4. Harnett, K., Chin, A., and Schuh, S. (n.d.). BPA and BPA alternatives BPS, BPAF, and TMBPF, induce cytotoxicity and apoptosis in rat and human stem cells. Retrieved from:,the%20monomer%20of%20valPure%20V70).

  5. Kharrazian, D. (April 2014). The Potential Roles of Bisphenol A (BPA) Pathogenesis in Autoimmunity. Retrieved from:

  6. Roscam Abbing, M. (2019). Plastic Soup: An Atlas of Ocean Pollution. Island Press. Science History Institute (n.d). Science Matters: The Case of Plastics. Retrieved from:,no%20molecules%20found%20in%20nature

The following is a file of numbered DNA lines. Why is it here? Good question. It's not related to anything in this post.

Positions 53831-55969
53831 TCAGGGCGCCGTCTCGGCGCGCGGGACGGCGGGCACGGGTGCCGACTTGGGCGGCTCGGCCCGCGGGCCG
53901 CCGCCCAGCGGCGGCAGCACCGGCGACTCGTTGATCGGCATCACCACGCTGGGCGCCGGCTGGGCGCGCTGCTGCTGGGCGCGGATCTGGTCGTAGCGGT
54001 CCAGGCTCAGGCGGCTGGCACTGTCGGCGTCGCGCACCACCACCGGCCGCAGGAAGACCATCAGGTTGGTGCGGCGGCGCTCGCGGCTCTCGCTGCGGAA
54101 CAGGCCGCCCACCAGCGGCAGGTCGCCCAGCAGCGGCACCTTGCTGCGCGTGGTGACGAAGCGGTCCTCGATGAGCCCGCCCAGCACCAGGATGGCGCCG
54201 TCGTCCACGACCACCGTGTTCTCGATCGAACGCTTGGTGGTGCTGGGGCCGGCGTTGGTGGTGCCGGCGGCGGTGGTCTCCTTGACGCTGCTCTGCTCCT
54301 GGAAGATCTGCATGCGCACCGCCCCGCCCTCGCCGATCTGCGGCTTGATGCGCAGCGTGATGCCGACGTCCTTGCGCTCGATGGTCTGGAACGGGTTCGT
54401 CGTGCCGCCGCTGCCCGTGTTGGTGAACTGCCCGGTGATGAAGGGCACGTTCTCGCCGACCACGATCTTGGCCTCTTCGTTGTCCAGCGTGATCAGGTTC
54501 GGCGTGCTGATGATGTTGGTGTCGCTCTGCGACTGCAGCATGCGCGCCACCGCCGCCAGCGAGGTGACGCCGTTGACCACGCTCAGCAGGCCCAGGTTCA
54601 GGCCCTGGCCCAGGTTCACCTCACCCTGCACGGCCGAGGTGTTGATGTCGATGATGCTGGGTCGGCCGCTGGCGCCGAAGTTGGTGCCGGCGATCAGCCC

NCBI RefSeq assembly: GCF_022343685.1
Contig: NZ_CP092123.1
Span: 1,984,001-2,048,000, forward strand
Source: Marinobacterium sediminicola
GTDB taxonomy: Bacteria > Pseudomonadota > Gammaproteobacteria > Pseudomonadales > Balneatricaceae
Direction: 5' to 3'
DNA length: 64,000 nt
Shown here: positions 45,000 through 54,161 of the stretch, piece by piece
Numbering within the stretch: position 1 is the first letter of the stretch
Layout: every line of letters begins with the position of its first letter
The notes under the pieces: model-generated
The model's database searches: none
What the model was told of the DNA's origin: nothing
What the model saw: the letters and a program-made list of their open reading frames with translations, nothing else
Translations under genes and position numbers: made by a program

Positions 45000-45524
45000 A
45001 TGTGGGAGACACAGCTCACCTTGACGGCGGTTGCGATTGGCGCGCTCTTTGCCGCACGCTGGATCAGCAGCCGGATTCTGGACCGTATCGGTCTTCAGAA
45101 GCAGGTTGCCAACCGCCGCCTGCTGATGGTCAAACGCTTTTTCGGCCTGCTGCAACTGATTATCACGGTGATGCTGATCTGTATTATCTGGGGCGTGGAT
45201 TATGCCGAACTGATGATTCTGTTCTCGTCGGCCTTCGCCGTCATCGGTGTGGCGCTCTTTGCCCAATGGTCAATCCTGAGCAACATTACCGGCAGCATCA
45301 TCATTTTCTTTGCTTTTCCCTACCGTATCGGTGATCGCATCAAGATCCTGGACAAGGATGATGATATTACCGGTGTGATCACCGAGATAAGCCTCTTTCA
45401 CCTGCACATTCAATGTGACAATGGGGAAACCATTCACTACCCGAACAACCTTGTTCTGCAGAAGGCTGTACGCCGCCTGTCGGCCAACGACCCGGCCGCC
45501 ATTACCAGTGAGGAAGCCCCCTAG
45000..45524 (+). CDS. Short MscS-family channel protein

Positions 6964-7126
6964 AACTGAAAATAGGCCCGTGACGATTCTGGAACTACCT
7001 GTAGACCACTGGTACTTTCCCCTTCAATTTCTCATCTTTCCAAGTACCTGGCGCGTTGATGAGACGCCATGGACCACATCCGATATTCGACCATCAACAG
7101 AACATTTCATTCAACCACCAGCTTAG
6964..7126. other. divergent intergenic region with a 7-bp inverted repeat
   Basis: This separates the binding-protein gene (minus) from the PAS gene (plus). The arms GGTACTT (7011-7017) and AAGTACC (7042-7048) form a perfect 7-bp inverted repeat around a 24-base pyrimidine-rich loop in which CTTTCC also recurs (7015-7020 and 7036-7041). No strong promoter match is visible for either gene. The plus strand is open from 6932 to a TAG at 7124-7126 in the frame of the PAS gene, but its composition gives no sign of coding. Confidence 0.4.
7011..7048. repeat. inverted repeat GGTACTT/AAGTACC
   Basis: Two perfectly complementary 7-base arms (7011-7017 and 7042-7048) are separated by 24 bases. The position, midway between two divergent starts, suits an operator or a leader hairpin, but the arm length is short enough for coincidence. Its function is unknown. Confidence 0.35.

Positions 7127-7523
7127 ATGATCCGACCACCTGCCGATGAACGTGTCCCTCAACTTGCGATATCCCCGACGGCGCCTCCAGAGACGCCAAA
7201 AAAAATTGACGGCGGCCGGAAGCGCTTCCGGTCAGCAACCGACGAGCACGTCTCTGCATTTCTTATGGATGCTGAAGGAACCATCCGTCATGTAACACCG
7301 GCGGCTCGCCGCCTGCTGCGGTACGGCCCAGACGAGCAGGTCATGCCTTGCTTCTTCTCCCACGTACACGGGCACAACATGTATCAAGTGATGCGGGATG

7. Rapoza, K. (Jan. 2021). China Quits Recycling U.S. Trash as Sustainable Start-Up Makes Strides. Retrieved from:

  8. Recycle Across America. Retrieved from:

  9. Sullivan, L. (Sept. 2020). How Big Oil Misled the Public into Believing Plastic Would Be Recycled. Retrieved from: misled-the-public-into-believing-plastic-would-be- recycled#:~:text=On%20the%20other%20hand%2C%20new,expensive%20machinery%20has%20been%20developed.

  10. United States Environmental Protection Agency (n.d.) Learn About Aquatic Trash. Retrieved from: